Tepco Jumps Ahead of Regulator’s Decision on Nuclear Plant

By Bloomberg

Dec 06, 2023

image is BloomburgMedia_S56EDWT1UM0W01_06-12-2023_11-00-08_638374176000000000.jpg

Workers wearing protective suits and masks work on the Unit 2 reactor building at Tokyo Electric Power Co.'s (TEPCO) Fukushima Dai-ichi nuclear power plant in Okuma, Fukushima, Japan, on Thursday, Feb. 23, 2017. The sixth anniversary of the massive earthquake and tsunami that caused the meltdown at the TEPCO facility is on March 11. Photographer: Tomohiro Ohsumi/Bloomberg

Japan’s top utility surged as regulators indicated they will take a step that may lead to the restart of its nuclear power plant — the world’s largest.

The Nuclear Regulation Authority will make a final decision to remove a ban on restarting Tokyo Electric Power Co.’s Kashiwazaki Kariwa nuclear power plant after conducting an on-site inspection and meeting with the utility’s president, the commissioners said at a meeting on Wednesday. 

The regulator may be able to make a decision by year-end, Shinsuke Yamanaka, chairman of the watchdog, said in a press conference following the meeting. 

Tepco’s Kashiwazaki Kariwa nuclear power station in Kashiwazaki City.Photographer: Soichiro Koriyama/Bloomberg

This is the clearest signal yet that the regulator could soon reverse the order, which it implemented in 2021 after serious security missteps were found at the facility. The watchdog compiled a draft report that said safety issues surrounding the power station have now been corrected, public broadcaster NHK reported earlier this week.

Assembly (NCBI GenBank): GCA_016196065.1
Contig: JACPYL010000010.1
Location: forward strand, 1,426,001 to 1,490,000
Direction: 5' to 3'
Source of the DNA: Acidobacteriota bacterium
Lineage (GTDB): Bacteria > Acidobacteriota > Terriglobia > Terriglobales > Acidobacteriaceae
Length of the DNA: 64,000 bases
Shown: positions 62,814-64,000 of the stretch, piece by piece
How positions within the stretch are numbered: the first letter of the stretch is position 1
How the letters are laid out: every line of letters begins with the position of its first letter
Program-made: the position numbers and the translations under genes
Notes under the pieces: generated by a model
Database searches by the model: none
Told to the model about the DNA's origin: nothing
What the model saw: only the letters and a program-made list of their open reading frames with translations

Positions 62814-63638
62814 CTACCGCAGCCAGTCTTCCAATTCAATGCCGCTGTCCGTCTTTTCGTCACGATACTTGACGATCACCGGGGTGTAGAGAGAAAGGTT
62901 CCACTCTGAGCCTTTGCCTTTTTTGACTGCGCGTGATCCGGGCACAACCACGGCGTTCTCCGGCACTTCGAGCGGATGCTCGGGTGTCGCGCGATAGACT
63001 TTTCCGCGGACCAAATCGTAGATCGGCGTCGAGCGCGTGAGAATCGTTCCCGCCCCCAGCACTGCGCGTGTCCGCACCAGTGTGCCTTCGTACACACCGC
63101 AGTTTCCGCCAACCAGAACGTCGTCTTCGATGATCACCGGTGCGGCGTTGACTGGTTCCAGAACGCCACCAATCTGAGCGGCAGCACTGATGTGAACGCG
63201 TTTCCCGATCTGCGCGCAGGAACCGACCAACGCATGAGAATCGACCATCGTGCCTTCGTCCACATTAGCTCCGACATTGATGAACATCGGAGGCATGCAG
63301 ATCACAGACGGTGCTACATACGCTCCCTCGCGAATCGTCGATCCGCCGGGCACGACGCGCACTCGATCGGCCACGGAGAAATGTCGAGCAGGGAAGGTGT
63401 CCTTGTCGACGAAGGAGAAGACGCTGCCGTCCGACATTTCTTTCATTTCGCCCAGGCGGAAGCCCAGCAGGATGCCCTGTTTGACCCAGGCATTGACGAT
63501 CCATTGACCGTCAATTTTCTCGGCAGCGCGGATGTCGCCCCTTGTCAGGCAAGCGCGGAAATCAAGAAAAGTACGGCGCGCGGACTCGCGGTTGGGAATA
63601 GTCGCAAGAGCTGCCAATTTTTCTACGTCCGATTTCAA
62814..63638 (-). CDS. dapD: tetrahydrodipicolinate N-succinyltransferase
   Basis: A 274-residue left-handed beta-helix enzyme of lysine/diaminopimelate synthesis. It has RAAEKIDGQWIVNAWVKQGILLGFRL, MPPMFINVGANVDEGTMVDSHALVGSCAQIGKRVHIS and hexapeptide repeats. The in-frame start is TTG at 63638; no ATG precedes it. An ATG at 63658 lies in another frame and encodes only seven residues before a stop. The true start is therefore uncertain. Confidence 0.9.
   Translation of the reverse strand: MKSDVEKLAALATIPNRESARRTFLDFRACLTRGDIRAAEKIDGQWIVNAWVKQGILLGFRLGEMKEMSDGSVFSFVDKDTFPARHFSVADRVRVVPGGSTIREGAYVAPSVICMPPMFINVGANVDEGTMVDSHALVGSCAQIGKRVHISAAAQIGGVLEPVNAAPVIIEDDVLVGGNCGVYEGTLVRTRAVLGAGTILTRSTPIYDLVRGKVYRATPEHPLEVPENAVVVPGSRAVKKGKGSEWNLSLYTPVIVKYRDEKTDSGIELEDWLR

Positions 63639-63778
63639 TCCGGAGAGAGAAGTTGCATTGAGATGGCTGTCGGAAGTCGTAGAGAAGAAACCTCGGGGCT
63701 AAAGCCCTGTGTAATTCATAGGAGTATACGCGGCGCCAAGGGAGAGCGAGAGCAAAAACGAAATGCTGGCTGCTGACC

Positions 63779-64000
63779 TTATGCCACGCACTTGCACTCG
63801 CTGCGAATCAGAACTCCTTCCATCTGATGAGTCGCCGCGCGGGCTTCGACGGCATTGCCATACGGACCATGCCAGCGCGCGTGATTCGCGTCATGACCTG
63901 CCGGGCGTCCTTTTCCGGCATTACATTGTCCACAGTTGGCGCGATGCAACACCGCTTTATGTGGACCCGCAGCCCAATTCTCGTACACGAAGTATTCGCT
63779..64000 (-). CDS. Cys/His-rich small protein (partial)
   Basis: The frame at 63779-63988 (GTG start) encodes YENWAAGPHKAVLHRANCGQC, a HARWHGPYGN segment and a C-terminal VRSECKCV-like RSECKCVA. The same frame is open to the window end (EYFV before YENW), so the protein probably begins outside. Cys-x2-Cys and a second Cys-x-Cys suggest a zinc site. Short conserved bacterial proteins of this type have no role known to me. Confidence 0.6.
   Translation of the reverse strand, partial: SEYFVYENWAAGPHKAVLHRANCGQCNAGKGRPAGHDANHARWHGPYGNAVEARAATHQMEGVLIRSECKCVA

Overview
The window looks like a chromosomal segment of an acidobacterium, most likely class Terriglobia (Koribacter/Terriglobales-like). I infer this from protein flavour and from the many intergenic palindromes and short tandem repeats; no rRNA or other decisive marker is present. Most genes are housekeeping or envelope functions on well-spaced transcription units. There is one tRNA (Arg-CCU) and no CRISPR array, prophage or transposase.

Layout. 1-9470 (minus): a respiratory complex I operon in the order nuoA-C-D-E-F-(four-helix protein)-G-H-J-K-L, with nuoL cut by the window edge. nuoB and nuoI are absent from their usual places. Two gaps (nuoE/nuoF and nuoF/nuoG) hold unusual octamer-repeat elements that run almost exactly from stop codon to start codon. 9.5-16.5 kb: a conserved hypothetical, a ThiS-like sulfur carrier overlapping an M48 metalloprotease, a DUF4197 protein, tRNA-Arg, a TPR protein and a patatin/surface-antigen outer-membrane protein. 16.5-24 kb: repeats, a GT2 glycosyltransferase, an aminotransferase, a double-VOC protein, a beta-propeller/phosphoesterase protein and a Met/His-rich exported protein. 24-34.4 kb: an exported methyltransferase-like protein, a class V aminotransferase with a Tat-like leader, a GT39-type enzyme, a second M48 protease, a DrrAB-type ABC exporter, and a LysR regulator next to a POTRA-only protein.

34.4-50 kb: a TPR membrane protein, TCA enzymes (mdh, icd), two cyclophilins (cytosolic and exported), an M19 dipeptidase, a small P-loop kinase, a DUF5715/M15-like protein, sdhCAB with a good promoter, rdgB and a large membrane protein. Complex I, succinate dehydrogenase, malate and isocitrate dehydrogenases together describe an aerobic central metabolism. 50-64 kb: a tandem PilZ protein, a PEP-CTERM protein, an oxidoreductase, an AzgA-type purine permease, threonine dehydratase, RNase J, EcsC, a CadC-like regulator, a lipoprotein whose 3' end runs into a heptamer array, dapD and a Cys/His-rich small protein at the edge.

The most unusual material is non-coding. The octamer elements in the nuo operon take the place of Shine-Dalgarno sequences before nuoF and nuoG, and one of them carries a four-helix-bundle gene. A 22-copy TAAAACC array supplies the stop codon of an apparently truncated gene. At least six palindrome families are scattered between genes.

Tepco shares closed 8.1% higher in Tokyo, the most in more than a year. While it isn’t clear when the facility in Niigata prefecture will come back online, boosting nuclear power generation will cut Tepco’s dependence on expensive overseas fossil fuels and help lift profits.

The Japanese government has been shifting toward the use of nuclear power in an effort to secure stable energy supply, curb dependence on imported fossil fuel and help reach decarbonization goals. Yet utilities face numerous regulatory hurdles in restarting reactors following the 2011 Fukushima nuclear disaster. 

Indeed, Tepco — which has to clean up the wrecked Fukushima site — still has a series of steps before it can resume operations at the reactor units, such as getting the local government’s approval. 

Kashiwazaki Kariwa, which has seven reactors totaling 8.2 gigawatts in capacity, is located about 250 kilometers (155 miles) north of Tokyo. The nation’s regulator said in 2017 that reactor units 6 and 7 met post-Fukushima safety protocols, which paved the path forward for restarts.

(Updates with comments from regulator chairman in third paragraph.)

©2023 Bloomberg L.P.

By Shoko Oda

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